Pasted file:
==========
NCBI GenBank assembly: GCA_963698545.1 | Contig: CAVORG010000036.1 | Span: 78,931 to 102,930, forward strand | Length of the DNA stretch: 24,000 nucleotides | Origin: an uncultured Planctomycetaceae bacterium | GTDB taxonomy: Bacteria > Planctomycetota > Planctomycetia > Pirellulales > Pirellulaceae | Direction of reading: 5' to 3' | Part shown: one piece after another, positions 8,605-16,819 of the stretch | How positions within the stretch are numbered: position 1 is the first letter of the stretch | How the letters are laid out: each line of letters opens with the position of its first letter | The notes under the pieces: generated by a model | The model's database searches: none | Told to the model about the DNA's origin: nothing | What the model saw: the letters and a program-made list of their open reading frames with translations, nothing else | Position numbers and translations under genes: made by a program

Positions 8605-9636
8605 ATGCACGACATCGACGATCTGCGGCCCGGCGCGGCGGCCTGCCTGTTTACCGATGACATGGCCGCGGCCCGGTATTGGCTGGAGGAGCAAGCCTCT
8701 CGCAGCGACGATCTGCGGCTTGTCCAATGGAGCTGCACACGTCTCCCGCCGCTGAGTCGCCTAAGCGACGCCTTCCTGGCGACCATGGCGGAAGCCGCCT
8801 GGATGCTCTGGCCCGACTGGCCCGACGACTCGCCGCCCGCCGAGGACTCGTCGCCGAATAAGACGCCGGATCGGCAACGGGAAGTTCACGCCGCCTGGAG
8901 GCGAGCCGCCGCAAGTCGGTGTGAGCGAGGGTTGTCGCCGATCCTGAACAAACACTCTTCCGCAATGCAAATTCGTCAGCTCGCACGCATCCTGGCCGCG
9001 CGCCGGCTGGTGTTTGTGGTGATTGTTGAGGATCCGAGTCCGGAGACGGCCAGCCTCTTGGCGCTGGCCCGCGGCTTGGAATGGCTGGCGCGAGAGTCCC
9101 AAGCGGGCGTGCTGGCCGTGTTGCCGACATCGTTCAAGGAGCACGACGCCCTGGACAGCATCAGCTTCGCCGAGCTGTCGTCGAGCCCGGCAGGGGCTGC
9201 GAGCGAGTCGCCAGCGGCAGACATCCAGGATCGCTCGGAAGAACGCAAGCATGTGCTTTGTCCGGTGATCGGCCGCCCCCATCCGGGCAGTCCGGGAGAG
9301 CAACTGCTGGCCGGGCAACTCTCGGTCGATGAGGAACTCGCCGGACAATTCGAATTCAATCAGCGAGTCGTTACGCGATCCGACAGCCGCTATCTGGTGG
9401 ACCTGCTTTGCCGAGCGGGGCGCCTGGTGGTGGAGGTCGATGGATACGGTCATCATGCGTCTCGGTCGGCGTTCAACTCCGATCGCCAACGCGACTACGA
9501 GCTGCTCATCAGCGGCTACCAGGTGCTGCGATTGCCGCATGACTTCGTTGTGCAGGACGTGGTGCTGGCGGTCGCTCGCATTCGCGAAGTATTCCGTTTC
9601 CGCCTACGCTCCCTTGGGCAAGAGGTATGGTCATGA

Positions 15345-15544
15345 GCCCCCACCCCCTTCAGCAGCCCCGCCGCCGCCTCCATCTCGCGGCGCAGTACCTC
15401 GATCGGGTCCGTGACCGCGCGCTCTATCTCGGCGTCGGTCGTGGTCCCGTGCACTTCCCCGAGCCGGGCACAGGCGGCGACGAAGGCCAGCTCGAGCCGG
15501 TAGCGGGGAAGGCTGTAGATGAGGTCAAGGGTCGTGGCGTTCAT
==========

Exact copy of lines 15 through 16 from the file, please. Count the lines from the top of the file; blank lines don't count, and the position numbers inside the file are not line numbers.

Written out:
15345 GCCCCCACCCCCTTCAGCAGCCCCGCCGCCGCCTCCATCTCGCGGCGCAGTACCTC
15401 GATCGGGTCCGTGACCGCGCGCTCTATCTCGGCGTCGGTCGTGGTCCCGTGCACTTCCCCGAGCCGGGCACAGGCGGCGACGAAGGCCAGCTCGAGCCGG